Regional reconstruction of subglacial hydrology and glaciodynamic behaviour along the southern margin of the Cordilleran Ice Sheet in British Columbia, Canada and northern Washington State, USA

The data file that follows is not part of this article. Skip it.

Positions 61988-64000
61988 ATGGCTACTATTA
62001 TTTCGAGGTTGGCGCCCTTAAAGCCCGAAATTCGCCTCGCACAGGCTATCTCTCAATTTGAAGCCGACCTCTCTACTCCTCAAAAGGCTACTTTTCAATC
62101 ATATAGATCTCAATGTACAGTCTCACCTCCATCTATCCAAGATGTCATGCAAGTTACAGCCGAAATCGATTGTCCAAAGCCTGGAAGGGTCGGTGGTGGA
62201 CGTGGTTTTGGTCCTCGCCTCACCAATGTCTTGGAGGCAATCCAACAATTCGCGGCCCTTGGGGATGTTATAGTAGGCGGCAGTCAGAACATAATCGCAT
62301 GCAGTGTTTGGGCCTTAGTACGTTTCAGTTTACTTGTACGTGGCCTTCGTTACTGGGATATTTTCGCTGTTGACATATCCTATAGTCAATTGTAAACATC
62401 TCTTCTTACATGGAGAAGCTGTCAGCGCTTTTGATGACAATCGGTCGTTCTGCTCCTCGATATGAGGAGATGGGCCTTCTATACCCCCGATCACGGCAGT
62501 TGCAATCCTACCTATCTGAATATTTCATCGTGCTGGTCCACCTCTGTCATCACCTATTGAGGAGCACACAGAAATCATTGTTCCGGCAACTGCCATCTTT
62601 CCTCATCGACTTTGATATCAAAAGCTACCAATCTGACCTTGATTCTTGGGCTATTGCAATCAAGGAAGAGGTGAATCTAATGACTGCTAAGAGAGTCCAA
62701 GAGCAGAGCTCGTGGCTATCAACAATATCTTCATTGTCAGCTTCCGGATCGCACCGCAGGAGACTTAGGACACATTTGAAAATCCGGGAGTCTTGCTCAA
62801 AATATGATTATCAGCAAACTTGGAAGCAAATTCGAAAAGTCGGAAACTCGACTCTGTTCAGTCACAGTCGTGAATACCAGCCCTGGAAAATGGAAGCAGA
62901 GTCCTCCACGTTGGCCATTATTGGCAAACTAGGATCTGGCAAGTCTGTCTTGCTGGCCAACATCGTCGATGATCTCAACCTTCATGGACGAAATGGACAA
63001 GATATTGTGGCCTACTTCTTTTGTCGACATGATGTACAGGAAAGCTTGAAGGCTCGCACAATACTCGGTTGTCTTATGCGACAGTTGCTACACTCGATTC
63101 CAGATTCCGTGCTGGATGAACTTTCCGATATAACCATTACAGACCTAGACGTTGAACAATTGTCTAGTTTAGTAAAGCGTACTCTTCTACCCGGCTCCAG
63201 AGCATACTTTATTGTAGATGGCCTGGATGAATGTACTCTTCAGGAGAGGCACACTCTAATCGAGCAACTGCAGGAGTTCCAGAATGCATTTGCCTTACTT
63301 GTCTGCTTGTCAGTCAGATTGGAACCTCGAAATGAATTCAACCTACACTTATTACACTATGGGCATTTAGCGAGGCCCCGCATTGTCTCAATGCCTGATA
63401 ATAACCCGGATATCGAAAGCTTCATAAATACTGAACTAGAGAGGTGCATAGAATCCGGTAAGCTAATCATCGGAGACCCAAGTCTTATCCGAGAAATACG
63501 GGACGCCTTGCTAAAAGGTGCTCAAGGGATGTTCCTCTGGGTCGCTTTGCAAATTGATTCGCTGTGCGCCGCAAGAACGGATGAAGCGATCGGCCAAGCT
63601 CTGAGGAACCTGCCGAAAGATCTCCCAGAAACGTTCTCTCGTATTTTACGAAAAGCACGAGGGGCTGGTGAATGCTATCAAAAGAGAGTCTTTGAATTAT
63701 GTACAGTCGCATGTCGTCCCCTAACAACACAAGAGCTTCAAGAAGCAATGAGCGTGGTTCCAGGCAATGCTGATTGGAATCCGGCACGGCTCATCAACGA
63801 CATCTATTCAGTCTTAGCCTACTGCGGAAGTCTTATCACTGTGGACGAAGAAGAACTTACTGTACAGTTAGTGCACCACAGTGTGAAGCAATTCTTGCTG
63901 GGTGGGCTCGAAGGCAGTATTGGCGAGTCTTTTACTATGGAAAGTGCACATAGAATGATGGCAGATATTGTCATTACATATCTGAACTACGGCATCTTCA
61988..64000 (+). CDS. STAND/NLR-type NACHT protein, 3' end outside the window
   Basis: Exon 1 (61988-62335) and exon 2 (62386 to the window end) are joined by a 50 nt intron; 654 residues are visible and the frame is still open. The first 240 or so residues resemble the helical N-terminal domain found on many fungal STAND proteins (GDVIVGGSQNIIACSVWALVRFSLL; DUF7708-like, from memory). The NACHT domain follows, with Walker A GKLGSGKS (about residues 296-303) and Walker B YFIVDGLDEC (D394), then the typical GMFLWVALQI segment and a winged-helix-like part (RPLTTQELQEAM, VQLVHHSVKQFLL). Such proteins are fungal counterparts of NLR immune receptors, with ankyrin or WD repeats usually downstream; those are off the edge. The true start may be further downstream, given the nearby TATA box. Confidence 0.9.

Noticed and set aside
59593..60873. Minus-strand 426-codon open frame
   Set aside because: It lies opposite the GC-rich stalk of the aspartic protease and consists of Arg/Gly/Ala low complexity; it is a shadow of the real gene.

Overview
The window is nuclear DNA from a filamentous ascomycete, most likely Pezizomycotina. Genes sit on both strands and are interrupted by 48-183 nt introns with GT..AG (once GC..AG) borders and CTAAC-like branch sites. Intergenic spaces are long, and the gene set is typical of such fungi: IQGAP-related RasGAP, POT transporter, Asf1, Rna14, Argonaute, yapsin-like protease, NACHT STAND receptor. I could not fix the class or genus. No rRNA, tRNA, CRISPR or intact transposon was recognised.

Subglacial landsystems in and around Okanagan Valley, British Columbia, Canada are investigated in order to evaluate landscape development, subglacial hydrology and Cordilleran Ice Sheet dynamics along its southern margin. Major landscape elements include drumlin swarms and tunnel valleys. Drumlins are composed of bedrock, diamicton and glaciofluvial sediments; their form truncates the substrate. Tunnel valleys of various scales (km to 100s km length), incised into bedrock and sediment, exhibit convex longitudinal profiles, and truncate drumlin swarms. Okanagan Valley is the largest tunnel valley in the area and is eroded >300 m below sea level. Over 600 m of Late Wisconsin-age sediments, consisting of a fining-up sequence of cobble gravel, sand and silt fill Okanagan Valley. Landform-substrate relationships, landform associations, and sedimentary sequences are incompatible with prevailing explanations of landsystem development centred mainly on deforming beds. They are best explained by meltwater erosion and deposition during ice sheet underbursts.During the Late-Wisconsin glaciation, Okanagan Valley functioned as part of a subglacial lake spanning multiple connected valleys (few 100s km) of southern British Columbia. Subglacial lake development started either as glaciers advanced over a pre-existing sub-aerial lake (catch lake) or by incremental production and storage of basal meltwater. High geothermal heat flux, geothermal springs and/or subglacial volcanic eruptions contributed to ice melt, and may have triggered, along with priming from supraglacial lakes, subglacial lake drainage. During the underburst(s), sheetflows eroded drumlins in corridors and channelized flows eroded tunnel valleys. Progressive flow channelization focused flows toward major bedrock valleys. In Okanagan Valley, most of the pre-glacial and early-glacial sediment fill was removed. A fining-up sequence of boulder gravel and sand was deposited during waning stages of the underburst(s) and bedrock drumlins in Okanagan Valley were enhanced or wholly formed by this underburst(s). Subglacial lake development and drainage had an impact on ice sheet geometry and ice volumes. The prevailing conceptual model for growth and decay of the CIS suggests significantly thicker ice in valleys compared to plateaus. Subglacial lake development created a reversal of this ice sheet geometry where grounded ice on plateaus thickened while floating valley ice remained thinner (due to melting and enhanced sliding, with significant transfer of ice toward the ice sheet margin). Subglacial lake drainage may have hastened deglaciation by melting ice, lowering ice-surface elevations, and causing lid fracture. This paper highlights the importance of ice sheet hydrology: its control on ice flow dynamics, distribution and volume in continental ice masses.